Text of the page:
Spouses and Other Beneficiaries: Part 2
Same-Sex Marriages Recognized for Federal Tax Purposes. – The U.S. Supreme Court has
held that same-sex marriages are valid marriages for all governmental purposes. Thus, for federal and state tax purposes, the terms “spouse,” “husband,” and “wife” generally include either individual in a same-sex marriage. (United States v. Windsor, 570 U.S. ___, 133 S. Ct. 2675, 186 L. Ed. 2d 808 (2013); Obergefell v. Hodges, ___ U.S. ___, 2015-1 U.S.T.C. ¶ 50,357 (S.Ct. 2015).) See Chapter 1 of the treatise.
Spousal Rollovers through a Trust. – A surviving spouse may roll over a qualified plan distribution received through a trust tax-free if the terms of the trust provide the spouse with the unconditional power to obtain the distributed funds. The spouse may roll over the plan funds even if the plan administrator erroneously paid them over to the retiree’s estate rather than to the trust over which the surviving spouse had unconditional power. (Ltr. Rul. 200905040.) See Chapters 2, 4, 5, and 6 of the treatise for a discussion of tax-free rollovers by surviving spouses.
Effect of Certain Life Annuity Elections on Spousal Annuity Requirements. – A qualified retirement plan may be required to provide a participant’s surviving spouse with an annuity payable over the spouse’s lifetime. However, the spousal annuity requirement generally does not apply to a participant in a profit-sharing or stock bonus plan if (1) any nonforfeitable benefit accrued at death is payable to the surviving spouse and (2) the participant has not elected a life annuity. The IRS has now ruled that a revocable election to invest in a contract providing a life annuity at retirement does not nullify this spousal annuity exception if ultimate annuity payments are based on the account balance and actuarial assumptions at the annuity starting date.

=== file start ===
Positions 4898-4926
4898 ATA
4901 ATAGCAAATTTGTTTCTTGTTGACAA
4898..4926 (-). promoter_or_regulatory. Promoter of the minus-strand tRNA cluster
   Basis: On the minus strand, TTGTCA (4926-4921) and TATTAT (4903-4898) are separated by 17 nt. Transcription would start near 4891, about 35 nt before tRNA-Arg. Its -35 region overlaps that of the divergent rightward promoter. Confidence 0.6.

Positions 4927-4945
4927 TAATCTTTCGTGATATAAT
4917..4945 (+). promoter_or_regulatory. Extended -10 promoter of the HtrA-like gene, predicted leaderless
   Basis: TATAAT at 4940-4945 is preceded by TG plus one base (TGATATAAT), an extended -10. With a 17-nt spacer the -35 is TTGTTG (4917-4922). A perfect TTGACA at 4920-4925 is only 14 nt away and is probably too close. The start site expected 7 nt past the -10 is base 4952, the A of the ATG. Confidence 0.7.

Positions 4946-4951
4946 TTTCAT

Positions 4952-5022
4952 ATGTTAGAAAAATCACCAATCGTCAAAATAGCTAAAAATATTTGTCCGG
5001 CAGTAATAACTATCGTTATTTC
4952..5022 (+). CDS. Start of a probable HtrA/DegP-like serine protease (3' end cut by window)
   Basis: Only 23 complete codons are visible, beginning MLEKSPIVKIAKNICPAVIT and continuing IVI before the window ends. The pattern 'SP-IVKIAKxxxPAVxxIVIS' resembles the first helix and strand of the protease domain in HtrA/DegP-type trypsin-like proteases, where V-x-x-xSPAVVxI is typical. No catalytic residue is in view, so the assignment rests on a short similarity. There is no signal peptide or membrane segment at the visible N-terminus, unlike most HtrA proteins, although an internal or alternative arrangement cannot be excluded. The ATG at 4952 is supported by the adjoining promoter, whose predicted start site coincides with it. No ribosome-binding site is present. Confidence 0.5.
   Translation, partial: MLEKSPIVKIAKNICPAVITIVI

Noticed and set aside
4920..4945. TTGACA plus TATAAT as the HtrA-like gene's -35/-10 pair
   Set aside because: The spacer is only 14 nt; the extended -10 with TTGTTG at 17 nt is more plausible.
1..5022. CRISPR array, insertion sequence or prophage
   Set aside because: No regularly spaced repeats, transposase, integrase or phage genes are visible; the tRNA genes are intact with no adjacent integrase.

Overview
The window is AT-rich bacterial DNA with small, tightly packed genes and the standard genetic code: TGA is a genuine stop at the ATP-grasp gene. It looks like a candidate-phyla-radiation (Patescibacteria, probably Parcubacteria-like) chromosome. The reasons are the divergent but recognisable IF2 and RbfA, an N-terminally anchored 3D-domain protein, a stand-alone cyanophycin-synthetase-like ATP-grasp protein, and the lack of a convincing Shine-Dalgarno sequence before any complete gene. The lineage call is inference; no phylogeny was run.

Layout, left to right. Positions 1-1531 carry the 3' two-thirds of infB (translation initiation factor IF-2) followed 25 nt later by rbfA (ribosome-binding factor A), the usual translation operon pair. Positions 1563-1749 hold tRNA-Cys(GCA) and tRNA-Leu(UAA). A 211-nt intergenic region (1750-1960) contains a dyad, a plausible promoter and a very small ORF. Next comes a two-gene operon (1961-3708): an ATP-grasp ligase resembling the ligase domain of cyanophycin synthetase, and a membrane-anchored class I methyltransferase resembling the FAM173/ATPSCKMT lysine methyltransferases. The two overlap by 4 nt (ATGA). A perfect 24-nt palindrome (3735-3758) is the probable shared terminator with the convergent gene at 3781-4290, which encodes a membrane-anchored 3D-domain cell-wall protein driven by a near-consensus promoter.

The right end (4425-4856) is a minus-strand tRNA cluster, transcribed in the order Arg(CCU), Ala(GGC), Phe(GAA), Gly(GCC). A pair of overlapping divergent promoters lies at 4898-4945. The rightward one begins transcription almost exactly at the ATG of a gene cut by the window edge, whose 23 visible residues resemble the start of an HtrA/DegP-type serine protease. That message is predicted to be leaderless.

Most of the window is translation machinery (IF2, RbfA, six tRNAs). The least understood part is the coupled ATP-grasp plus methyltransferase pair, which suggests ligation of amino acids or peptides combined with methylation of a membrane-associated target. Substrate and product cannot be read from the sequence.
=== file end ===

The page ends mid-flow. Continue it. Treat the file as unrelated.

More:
The IRS would deny the spousal annuity exception for this type of contract if the election were irrevocable. (Rev. Rul. 2012-3, 2012-1 C.B. 383.) See Chapter 2 of the treatise for a discussion of required spousal annuities.
Treatment of a Spouse’s Community Property Interest in an IRA Distribution to a Nonspousal Beneficiary. – The IRS has ruled that an IRA distribution to a nonspousal beneficiary may be taxable to the beneficiary even though the surviving spouse has enforceable property rights in the distributed funds under state community property laws. Proper planning for this anomaly might involve either (1) a lifetime conversion of the spouse’s community property rights into the separate property of the retiree or (2) designation of the surviving spouse as an IRA beneficiary to the extent of his or her community property rights. Or after decedent’s death, the nonspousal beneficiary might make a timely disclaimer of the IRA to the extent of the spouse’s community property interest. (Priv. Ltr. Rul. 201623001.) See Chapter 5 of the treatise for a discussion of community property interests in IRAs.
QDRO Survivorship Benefits Lost Due to Late Filing with Plan. – A QDRO generally cannot confer survivorship rights on a former spouse who did not file the QDRO with the plan until after QJSA payments had begun to the remarried participant. In such a case, the survivorship rights in the QJSA would have already vested in the spouse married to the participant when payments commenced. The QDRO could not thereafter require the plan to make additional payments to the former spouse, since such payments would not be a type or form of benefit otherwise
provided under the plan. (Langston v. Wilson McShane Corp., 828 N.W.2d 109 (Minn. 2013).)
See Chapter 2 of the treatise for a discussion of QDROs.